destinations for which the associated SID will be used to derive the
labels installed in the forwarding plane of routers in the network.
This consists of entries associated with intra-domain routes.
There are cases where destinations which are external to the domain
are advertised by protocol speakers running within that network - and
it is possible that those advertisements have SIDs associated with
those destinations. However, if reachability to a destination is
topologically outside the forwarding domain of the protocol instance
then the SIDs for such destinations will never be installed in the
forwarding plane of any router within the domain - so such
advertisements cannot create a SID conflict within the domain. Such
entries therefore MUST NOT be installed in the database used for
intra-domain conflict resolution.
Consider the case of two sites "A and B" associated with a given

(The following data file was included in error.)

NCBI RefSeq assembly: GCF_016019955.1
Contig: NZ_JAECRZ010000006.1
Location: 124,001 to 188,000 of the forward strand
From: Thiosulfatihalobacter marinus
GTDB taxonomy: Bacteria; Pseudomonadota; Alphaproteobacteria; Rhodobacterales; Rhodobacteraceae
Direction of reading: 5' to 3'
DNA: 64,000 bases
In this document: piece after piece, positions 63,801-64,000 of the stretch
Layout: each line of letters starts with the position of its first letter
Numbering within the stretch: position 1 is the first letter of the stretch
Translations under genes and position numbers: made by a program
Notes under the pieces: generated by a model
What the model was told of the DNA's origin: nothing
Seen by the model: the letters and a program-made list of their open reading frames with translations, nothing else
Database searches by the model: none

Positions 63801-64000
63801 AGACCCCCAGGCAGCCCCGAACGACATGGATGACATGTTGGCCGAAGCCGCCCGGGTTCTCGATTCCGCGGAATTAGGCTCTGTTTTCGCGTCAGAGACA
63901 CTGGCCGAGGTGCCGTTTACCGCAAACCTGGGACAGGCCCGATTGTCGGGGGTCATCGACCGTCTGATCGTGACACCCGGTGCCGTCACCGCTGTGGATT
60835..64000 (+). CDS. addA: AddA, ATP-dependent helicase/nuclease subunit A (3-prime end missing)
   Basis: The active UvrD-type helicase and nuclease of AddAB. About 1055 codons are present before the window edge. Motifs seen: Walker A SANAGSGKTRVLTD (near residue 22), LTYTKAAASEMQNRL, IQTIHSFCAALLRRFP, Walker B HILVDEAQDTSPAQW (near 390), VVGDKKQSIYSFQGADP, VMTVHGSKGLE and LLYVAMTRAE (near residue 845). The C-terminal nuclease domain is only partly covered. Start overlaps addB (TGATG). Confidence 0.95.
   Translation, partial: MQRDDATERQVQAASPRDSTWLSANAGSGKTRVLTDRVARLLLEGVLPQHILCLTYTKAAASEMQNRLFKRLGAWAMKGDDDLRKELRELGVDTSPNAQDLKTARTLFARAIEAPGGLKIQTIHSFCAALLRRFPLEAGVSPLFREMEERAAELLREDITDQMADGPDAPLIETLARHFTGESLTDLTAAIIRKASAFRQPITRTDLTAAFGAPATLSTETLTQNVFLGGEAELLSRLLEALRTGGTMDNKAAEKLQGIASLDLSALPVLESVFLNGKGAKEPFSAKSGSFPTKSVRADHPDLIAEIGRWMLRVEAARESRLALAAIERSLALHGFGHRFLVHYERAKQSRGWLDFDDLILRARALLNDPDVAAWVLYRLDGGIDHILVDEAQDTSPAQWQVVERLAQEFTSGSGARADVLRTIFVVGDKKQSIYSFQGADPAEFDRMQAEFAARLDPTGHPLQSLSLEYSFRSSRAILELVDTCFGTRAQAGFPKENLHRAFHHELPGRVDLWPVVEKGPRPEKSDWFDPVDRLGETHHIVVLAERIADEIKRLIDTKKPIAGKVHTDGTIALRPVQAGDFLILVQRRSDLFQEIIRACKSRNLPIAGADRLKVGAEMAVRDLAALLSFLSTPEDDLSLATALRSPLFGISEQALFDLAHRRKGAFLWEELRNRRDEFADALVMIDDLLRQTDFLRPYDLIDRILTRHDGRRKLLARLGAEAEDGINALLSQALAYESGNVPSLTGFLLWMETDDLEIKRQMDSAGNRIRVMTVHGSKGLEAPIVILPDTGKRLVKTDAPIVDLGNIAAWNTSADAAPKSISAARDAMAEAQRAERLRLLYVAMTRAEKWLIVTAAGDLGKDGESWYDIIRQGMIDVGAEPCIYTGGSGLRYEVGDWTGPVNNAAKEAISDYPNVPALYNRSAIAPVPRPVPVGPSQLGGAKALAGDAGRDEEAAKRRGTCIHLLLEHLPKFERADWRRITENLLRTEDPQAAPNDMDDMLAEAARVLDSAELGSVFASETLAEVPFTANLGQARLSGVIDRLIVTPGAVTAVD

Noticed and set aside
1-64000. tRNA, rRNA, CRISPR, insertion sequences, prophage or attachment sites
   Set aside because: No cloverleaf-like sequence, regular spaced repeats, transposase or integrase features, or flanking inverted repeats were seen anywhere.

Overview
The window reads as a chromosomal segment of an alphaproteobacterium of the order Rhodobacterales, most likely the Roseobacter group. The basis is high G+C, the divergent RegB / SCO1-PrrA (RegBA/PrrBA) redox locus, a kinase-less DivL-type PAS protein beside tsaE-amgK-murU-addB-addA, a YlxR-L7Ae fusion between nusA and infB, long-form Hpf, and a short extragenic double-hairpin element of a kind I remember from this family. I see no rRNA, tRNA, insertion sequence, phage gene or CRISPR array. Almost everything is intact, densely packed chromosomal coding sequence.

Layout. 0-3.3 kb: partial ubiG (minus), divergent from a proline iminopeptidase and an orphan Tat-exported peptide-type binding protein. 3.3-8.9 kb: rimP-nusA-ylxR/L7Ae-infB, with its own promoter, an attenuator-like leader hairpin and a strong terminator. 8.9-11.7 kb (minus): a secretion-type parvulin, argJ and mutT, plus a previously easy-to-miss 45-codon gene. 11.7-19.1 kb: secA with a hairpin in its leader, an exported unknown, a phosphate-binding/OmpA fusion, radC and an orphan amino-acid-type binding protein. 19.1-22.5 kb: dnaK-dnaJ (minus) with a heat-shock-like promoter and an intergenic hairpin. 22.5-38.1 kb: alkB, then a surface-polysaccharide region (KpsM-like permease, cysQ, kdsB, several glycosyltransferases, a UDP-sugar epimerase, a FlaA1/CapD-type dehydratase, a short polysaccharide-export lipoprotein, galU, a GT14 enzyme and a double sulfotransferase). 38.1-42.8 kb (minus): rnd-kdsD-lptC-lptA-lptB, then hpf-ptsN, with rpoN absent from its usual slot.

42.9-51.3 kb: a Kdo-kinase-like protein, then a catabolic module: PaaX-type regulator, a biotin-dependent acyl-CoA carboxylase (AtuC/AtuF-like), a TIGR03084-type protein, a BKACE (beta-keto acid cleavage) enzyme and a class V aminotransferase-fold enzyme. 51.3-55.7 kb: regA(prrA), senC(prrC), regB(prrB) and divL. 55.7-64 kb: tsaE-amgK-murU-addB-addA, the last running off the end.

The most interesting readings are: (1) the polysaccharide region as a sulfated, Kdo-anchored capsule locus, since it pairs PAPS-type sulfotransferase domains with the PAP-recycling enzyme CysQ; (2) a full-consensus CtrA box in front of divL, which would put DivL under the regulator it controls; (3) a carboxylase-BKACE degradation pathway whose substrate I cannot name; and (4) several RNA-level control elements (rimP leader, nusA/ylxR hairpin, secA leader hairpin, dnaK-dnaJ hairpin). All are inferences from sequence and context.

[RFC4364] VPN. Connectivity between the sites is via a provider
backbone. SIDs associated with destinations in Site A will never be
installed in the forwarding plane of routers in Site B. Reachability
between the sites (assuming SR is being used across the backbone)
only requires using a SID associated with a gateway PE. So a
destination in Site A MAY use the same SID as a destination in Site B
without introducing any conflict in the forwarding plane of routers
in Site A.
Such cases are handled by insuring that the mapping entries in the
database used by the procedures defined in the previous section only
include entries associated with advertisements within the site.
5. Security Considerations
TBD TBD
5. IANA Consideration 6. IANA Consideration
This document has no actions for IANA. This document has no actions for IANA.
6. Acknowledgements 7. Acknowledgements
The authors would like to thank Jeff Tantsura, Wim Henderickx, and The authors would like to thank Jeff Tantsura, Wim Henderickx, and
Bruno Decraene for their careful review and content suggestions.. Bruno Decraene for their careful review and content suggestions.
7. References 8. References
7.1. Normative References 8.1. Normative References
[RFC2119] Bradner, S., "Key words for use in RFCs to Indicate [RFC2119] Bradner, S., "Key words for use in RFCs to Indicate